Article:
With new research studies, clinical trials and a symposium, Camillo Ricordi, M.D., isn’t resting on his laurels. “Our program continues to advance the understanding of type 1 diabetes, with important implications for potential treatments of other autoimmune diseases as well,” said Dr. Ricordi, who is director of the Diabetes Research Institute and Cell Transplant Center at the University of Miami Miller School of Medicine.
“Our research into potential treatment strategies for type 1 diabetes has broad implications for other types of autoimmune diseases, as well as cellular and organ transplants,” said Dr. Ricordi, Stacy Joy Goodman Professor of Surgery, Distinguished Professor of Medicine, and professor of biomedical engineering, microbiology and immunology. He has more than 25 patents including a machine that makes it possible to isolate large numbers of insulin-producing Islet of Langerhans cells from the human pancreas, and in 2018 he was inducted into the National Academy of Inventors, for contributing outstanding inventions that have made a tangible impact on quality of life, economic development, and welfare of society.
In 2018, Dr. Ricordi also ranked Number One in the world for transplantation of insulin-producing cells to treat diabetes, according to the publication Expertscape, which evaluated about 4,000 physicians, surgeons and scientists, based on 2,626 articles published since 2008, including 97 by Dr. Ricordi. The organization also ranked the University of Miami as one of the top three in the world. Ricordi was recently appointed to Italy’s Supreme Council of Health by the Italian Minister of Health.
On Friday, April 26, Dr. Ricordi is co-chairing a symposium, “Preventing Disease and its Recurrence in Type 1 Diabetes,” at the Diabetes Research Institute with Sonia Chritton, president of the Children with Diabetes Research Foundation. “We will review findings from screening programs, emerging strategies to halt the progression of autoimmunity, and diabetes prevention protocols,” he said.
Known for developing innovative strategies to avoid the need for anti-rejection drugs in transplantation and autoimmune diseases, Dr. Ricordi is now working on a promising new approach using anti-CD40L antibodies. A number of early studies showed anti-CD40L antibodies inhibited the immune response to psoriasis, Crohn’s disease, systemic lupus erythematosus as well as transplantation. However, concerns about activating platelets in the blood brought that line of research to a temporary halt.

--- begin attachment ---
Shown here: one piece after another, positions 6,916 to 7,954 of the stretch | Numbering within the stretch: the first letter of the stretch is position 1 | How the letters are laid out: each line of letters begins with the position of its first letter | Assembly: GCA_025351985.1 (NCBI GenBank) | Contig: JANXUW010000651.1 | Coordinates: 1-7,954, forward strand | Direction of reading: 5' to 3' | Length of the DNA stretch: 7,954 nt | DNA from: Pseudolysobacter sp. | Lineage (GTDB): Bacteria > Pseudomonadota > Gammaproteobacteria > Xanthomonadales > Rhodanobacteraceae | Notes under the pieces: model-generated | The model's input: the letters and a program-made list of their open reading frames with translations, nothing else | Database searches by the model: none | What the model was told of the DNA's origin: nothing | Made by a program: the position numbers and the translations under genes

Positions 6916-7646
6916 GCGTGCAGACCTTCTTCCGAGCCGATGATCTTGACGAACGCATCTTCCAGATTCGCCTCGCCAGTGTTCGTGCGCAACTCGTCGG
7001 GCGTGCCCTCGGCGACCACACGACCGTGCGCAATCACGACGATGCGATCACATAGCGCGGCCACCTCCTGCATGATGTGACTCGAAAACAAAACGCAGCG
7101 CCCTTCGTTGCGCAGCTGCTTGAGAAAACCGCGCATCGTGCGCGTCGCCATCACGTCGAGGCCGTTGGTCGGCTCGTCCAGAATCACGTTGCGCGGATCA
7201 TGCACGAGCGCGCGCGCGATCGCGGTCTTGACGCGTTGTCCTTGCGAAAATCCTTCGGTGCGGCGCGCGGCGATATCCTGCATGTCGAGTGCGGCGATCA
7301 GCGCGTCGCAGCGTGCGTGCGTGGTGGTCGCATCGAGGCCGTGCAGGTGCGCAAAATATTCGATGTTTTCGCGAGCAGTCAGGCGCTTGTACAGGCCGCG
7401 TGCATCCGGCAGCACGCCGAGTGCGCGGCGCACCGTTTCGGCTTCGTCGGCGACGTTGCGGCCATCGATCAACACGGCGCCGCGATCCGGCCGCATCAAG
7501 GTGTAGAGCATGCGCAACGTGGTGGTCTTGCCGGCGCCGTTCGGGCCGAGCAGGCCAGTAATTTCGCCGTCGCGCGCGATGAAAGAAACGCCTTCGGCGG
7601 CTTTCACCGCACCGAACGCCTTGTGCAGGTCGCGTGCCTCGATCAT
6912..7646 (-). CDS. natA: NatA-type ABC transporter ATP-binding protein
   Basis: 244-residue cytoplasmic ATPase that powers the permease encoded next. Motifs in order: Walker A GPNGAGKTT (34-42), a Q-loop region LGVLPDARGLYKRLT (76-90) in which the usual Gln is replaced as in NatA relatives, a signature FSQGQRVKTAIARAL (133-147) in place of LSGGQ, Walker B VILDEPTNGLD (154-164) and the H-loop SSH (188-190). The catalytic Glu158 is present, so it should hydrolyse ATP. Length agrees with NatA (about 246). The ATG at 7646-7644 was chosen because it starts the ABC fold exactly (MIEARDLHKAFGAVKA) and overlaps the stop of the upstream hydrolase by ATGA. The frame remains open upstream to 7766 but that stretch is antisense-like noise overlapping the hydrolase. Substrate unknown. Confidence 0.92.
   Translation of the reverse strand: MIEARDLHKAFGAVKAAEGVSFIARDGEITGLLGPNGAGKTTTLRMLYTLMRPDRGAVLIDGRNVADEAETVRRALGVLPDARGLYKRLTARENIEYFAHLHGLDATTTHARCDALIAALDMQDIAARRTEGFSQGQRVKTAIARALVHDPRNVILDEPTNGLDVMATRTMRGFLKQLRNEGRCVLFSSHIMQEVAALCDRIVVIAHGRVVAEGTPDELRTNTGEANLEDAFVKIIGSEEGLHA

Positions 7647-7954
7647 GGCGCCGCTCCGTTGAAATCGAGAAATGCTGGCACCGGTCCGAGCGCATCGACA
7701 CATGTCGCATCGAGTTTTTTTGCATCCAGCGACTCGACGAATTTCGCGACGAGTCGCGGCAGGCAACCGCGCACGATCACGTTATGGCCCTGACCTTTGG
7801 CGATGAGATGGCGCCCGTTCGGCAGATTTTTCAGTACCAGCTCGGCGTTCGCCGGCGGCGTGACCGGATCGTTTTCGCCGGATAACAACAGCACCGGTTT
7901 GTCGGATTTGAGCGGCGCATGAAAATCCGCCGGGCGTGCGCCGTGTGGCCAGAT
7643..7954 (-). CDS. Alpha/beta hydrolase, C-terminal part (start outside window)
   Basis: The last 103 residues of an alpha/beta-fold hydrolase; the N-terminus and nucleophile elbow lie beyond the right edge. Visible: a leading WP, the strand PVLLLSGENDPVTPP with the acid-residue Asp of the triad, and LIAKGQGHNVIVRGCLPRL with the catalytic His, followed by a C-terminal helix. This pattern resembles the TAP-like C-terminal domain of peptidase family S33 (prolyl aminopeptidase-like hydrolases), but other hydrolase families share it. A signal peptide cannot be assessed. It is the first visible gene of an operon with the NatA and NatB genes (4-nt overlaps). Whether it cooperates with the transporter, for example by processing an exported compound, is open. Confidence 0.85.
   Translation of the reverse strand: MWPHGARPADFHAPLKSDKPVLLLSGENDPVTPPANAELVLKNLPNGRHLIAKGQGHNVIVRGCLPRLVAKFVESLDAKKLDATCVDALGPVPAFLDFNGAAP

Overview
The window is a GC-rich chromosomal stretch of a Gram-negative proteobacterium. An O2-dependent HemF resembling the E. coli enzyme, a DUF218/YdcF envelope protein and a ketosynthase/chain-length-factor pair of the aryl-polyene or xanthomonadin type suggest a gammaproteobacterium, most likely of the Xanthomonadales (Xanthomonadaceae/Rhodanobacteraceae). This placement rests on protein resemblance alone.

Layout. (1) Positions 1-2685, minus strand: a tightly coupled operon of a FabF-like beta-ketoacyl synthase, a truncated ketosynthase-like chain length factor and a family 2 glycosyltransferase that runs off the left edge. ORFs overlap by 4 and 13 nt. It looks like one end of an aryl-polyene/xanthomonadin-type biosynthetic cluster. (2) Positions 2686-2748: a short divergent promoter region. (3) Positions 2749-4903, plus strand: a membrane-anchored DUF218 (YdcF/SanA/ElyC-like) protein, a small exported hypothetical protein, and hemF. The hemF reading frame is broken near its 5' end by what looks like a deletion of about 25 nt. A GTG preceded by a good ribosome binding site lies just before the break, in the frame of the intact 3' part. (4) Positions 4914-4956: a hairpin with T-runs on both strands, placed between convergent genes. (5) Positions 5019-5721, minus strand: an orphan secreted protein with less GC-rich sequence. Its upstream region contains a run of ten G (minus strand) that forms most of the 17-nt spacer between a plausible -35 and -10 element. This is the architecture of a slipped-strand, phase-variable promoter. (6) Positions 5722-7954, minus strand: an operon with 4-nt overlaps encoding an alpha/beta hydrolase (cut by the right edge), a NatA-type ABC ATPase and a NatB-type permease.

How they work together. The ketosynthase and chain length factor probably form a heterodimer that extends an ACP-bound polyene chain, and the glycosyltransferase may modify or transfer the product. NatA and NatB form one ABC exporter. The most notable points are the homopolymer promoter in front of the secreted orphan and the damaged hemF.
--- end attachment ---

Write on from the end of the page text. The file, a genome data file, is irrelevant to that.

With support from the ALS Association, bioscientists developed an engineered form of anti-CD40L antibodies designed to address autoimmune diseases without activating platelets. “This could be a game changer for type 1 diabetes, as well as ALS and other autoimmune disorders,” said Dr. Ricordi, who is working to organize a multicenter clinical trial later this year.
Type 1 diabetes affects 1.3 million people in the U.S. It is one of the 100-plus autoimmune diseases that affect an estimated 50 million Americans, according to the American Autoimmune Related Diseases Association.
Currently, Dr, Ricordi is principal investigator for the Miller School’s “Poseidon” study to compare the safety and effectiveness of two oral medications (Vitamin D and Omega-3) that may slow down or stop the progression of the autoimmune process and preserve insulin producing cells.
Enrollment in the two-year study is still open to qualified individuals between the ages of 6 and 65 who have been diagnosed with type 1 diabetes within the past 10 years. (Contact the DRI at 305-243-5321 or 305-243-6070 for additional information.)
The Diabetes Research Institute at the University of Miami Miller School of Medicine leads the world in cure-focused research. As one of the largest and most comprehensive research centers dedicated to curing diabetes, the DRI is aggressively working to develop a biological cure by restoring natural insulin production and normalizing blood sugar levels without imposing other risks.